Don't confuse the author of Fever with the author of Nowhere Is a Place.
You're releasing two novels within two months of one another, under different names. Why not stagger them instead of using the pseudonym?
There is a stark difference between Geneva Holliday (Fever) and Bernice McFadden (Nowhere Is a Place).
I didn't want to confuse my audience.
Would you call Groove and Fever urban fiction or chick lit?
I think of them as humorous pieces of mainstream African-American fiction. They are human stories, and humans have sex.
Some readers worry that the market now excludes what they consider "quality black literature."
I thought of Groove while becoming frustrated trying to sell my first novel, Sugar, and it took 10 years to sell Sugar. I see both sides. Publishers feel they are getting a bad rap and the larger bookstores do, I think, have a role. Often the hard-to-sell title goes out the window while at the same time, smaller neighborhood bookstores close. If you're a serious reader, you're not always going to find what you are looking for in the big chains. To my mind, the Geneva Holliday books help Bernice McFadden.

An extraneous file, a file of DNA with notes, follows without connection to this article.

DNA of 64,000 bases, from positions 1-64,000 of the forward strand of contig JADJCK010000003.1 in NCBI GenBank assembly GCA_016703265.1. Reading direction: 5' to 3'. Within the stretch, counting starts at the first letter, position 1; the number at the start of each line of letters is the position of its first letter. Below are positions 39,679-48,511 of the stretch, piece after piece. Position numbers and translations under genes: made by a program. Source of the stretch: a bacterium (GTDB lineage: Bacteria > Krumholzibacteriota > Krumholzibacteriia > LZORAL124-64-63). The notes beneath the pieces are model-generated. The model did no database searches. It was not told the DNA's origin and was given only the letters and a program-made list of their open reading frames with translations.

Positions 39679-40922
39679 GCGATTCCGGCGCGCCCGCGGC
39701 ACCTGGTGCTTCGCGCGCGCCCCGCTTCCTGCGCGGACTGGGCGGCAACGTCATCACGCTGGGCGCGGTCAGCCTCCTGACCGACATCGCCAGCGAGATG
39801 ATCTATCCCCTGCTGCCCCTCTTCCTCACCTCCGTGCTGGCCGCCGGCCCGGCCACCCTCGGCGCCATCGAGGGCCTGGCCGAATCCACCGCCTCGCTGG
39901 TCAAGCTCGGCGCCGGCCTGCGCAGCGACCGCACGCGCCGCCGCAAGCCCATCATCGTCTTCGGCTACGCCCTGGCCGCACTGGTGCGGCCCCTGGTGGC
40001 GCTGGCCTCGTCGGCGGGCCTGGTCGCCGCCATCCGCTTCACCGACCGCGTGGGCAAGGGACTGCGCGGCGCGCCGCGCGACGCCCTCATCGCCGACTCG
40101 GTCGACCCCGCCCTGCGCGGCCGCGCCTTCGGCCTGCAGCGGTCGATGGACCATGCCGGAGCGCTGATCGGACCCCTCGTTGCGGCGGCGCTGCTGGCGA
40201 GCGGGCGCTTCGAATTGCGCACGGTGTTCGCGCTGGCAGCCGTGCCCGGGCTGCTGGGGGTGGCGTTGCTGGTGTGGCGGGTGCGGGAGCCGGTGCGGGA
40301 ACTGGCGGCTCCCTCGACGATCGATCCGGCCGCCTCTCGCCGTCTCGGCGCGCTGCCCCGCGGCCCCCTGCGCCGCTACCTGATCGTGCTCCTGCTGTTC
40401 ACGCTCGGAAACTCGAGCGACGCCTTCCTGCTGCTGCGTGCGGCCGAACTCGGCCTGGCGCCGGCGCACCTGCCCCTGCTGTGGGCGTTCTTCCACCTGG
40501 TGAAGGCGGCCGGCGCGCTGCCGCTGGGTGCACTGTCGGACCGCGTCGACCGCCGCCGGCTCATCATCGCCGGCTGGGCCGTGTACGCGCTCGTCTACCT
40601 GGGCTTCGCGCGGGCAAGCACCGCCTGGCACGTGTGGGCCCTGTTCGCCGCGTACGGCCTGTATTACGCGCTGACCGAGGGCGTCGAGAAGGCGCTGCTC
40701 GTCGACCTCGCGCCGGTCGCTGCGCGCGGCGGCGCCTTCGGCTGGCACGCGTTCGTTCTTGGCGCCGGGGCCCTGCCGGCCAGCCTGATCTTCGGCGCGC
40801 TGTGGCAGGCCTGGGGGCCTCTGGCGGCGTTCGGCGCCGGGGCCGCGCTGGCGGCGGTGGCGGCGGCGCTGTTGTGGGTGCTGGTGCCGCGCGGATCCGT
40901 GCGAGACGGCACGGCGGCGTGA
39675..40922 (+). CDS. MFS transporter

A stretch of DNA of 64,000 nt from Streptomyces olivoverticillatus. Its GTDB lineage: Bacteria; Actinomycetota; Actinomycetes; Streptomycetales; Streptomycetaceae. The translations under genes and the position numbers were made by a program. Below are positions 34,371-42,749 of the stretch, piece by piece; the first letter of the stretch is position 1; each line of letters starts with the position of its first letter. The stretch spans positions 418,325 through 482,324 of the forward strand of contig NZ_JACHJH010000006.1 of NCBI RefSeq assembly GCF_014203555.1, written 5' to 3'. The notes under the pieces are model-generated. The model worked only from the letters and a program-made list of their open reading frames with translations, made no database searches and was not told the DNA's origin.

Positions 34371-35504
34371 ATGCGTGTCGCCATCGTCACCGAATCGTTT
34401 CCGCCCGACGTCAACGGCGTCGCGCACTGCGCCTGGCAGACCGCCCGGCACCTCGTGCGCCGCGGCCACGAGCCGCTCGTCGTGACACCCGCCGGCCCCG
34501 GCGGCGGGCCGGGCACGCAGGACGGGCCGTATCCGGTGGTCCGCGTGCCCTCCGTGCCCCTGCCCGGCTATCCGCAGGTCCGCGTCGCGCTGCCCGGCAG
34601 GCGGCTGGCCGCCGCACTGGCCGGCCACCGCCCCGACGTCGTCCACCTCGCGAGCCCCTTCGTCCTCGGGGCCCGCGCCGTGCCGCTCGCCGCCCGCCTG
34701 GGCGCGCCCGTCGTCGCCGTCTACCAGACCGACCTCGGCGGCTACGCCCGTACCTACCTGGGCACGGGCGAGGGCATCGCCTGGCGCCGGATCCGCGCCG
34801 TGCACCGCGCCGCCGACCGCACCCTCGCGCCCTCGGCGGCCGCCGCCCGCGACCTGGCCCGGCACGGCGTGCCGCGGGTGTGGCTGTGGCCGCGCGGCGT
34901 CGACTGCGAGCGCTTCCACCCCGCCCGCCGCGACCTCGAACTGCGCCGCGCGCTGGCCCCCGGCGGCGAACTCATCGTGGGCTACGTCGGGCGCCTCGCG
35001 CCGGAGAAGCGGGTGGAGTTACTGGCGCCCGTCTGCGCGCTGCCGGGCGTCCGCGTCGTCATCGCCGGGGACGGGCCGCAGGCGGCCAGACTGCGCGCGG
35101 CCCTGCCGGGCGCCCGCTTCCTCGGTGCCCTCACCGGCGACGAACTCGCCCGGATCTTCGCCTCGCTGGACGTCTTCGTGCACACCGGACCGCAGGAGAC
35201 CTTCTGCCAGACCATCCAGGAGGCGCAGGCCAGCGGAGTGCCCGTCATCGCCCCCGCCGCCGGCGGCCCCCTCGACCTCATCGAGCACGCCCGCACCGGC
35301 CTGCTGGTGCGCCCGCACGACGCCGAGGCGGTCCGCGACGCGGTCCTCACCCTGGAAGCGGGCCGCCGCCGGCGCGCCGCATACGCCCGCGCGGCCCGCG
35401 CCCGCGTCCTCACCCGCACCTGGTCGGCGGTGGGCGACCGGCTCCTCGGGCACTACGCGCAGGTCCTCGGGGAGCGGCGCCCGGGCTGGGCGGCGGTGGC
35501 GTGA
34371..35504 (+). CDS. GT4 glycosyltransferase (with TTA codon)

Whom do you read?
Toni Morrison, Gloria Naylor, Terry McMillan and others. But I started out reading my mother's books, things she had around the house by Jackie Collins and Harold Robbins.
How would you characterize Terry McMillan's impact?
She's one of the main reasons that black writers are published in greater numbers. She kicked down the door with Waiting to Exhale. What it comes down to is the dollar. It's not that publishers didn't think there was a black audience, but that with Terry they found a market.
How did you come up with the name Geneva Holliday?
I needed to take a break, wanted to write something else and kept telling myself "you need a holiday."
Does writing her books pose any special challenges?
I guess Geneva Holliday's books are more about dialogue. They have very little of the symbolism or history you might find in a Bernice McFadden novel. At one point I tried writing Groove as a screenplay. I wanted to hear these characters talking.
Would you let your teen daughter read Fever?
I encourage her to read whatever she wants. I guess I'm liberal. But she knows the way I feel: if you have any questions, come to me.